The fall trimester ended with the final exam Friday morning, and faculty huddled in the stone chapel for a meeting that lasted more than two hours. A recurring theme--appropriate for the season--was the expression of gratitude. We recognized new teachers who have completed their first term; we recognized Brenda Godwin in her 25th year at Proctor; individuals were thanked for extraordinary commitment....to the NEASC evaluation process, to students in need, to one another. In a memorable moment, Gerry--our (student) School Leader--thanked the faculty for being "remarkable."
When one or two teachers attend the same conference, they can report back to the whole with some success, but when 14 return from three days at the Learning & the Brain Conference, the trickle-down benefit is exponentially greater. Their excitement with the open opportunities for technology, whole-student engagement, student-centered learning and awareness of neuro-plasticity is irresistable. In addition to learning from experts and peers, they return to Proctor with affirmation that this school was precocious in its bold direction decades ago, when we committed to experiential learning, informal barrier-breaking relationships, and classrooms that blend work with laughter and fun.
Three or four teachers took turns demonstrating some basic priciples from the conference, a conference that declares "Congnitive Neuroscience research shows active, self-directed learning engages the brain better than sitting in rows listening passively to instruction. New technology is also changing how and where students learn, offering more opportunities for active, student-directed learning inside and outside the classroom." Hmmmm....inside and outside the classroom....now there's an idea!
In the past, the presentation of information through a well-constructed lecture was justifiable use of precious classroom time. That's no longer true. Technology brings the dynamic presentation of information to every student, 24 hours a day. You can "attend the lecture" during study hall. So we've "flipped" the classroom experience: classtime is when we analyze, problem-solve, share problems and insights, tear things apart and put them back together.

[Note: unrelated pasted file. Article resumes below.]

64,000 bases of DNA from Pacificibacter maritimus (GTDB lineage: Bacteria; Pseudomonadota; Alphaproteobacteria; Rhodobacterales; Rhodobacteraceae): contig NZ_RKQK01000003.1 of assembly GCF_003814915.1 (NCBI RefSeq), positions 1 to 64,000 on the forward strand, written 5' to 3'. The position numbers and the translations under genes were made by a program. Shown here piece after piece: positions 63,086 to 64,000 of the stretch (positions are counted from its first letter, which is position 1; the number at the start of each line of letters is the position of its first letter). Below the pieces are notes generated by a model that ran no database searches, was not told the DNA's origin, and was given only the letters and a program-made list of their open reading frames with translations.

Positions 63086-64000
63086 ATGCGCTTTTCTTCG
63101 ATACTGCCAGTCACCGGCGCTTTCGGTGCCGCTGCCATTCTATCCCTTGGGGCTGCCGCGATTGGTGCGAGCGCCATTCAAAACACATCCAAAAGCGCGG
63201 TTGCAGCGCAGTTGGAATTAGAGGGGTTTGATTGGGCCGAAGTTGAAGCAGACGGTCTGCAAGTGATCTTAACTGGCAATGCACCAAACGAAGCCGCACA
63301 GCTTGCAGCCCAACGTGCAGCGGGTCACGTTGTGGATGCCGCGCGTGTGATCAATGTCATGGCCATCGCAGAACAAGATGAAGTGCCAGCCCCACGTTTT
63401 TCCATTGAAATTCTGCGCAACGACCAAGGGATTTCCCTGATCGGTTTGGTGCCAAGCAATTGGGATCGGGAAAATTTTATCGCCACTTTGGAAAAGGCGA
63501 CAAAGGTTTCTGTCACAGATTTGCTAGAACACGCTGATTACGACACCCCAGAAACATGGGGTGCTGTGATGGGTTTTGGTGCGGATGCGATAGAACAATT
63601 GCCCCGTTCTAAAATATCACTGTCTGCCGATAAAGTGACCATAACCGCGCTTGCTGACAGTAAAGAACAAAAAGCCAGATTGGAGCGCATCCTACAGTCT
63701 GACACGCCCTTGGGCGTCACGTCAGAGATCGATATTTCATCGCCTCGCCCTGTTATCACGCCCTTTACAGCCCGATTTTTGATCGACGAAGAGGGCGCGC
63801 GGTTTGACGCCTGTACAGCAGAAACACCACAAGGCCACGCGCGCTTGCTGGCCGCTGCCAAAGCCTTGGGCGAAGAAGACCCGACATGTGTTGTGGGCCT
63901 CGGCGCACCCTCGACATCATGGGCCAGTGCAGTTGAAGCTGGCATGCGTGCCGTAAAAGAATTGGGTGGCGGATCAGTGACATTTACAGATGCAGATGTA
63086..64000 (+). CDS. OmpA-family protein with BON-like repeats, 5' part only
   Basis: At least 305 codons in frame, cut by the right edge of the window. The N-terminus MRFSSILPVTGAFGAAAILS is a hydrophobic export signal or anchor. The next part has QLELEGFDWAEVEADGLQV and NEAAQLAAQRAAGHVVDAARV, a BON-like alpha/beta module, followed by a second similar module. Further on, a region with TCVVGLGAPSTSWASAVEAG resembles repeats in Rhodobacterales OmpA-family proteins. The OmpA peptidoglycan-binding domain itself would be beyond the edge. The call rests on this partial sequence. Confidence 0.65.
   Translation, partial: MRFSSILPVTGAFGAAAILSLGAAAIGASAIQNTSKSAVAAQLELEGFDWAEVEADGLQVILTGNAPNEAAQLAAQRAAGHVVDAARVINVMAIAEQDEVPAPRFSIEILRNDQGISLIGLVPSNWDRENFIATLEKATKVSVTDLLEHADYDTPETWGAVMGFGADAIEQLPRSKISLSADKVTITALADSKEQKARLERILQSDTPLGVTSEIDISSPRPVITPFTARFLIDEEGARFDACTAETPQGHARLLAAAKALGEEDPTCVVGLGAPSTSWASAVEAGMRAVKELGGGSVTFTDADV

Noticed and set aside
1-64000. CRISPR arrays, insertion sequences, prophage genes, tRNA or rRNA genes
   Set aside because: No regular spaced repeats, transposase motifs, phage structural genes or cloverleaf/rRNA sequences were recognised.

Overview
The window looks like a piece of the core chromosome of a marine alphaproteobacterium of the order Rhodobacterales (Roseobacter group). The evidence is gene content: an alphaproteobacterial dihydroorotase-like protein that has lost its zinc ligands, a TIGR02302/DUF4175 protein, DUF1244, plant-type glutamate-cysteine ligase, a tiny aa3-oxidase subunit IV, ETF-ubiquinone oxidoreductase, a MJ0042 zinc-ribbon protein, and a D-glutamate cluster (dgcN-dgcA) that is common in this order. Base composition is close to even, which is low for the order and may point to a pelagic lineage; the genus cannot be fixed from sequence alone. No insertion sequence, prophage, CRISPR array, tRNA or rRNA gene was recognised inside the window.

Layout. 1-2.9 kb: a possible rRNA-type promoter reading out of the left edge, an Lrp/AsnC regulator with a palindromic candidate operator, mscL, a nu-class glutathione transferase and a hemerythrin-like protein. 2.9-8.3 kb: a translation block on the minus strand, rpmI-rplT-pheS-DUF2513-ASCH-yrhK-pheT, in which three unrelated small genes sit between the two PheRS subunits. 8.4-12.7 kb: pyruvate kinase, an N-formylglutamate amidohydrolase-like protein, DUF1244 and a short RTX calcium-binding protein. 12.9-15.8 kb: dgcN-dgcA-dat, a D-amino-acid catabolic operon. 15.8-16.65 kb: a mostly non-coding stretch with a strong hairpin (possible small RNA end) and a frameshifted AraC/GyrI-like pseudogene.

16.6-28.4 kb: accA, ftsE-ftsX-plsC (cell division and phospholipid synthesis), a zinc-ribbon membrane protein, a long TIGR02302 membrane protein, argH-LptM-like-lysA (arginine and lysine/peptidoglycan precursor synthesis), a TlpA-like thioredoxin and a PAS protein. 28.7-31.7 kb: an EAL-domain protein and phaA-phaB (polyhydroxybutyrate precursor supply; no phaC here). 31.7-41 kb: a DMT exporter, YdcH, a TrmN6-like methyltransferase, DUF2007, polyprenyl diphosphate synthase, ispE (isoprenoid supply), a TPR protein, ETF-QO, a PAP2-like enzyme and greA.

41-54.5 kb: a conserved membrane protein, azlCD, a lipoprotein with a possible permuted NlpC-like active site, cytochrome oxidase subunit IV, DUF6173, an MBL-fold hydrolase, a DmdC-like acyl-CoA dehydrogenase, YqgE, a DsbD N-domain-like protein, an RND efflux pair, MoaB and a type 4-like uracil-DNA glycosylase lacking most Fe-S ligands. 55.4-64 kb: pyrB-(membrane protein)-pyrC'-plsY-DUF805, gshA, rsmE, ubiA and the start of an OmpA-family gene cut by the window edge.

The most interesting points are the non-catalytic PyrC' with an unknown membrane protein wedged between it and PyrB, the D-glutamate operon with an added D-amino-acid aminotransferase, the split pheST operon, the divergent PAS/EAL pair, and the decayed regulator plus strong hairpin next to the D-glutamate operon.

Consider the program topics and you get the point: Blended Teaching for Deeper Learning; Using Nature, Outdoor & Art Experiences; Global Minds and Collaborations, etc. Learning is no longer about right and wrong; it's depth, quality of analysis, free and open application of methods, sharing and testing ideas.
If all of the opportunities seem as overwhelming as they are exciting, consider the fact that the entire iPad initiative could not have been anticipated five years ago, and we are just learning how to capitalize on its potential. Twenty-first Century teaching is more than grappling with multiple variables. They are moving targets....seemingly flying at us.
We have much to be grateful for.
The end of term faculty meeting repeatedly turned to expressions of gratitude.
As well as the opportunities and challenges posed by technology.
Attendees to a cutting-edge conference returned gushing with perspectives that reaffirm our preference for student-centered, activity-based learning.
It's a holistic definition of education.
One that includes hard work.
Discussion: To what extent do we limit cell phone use?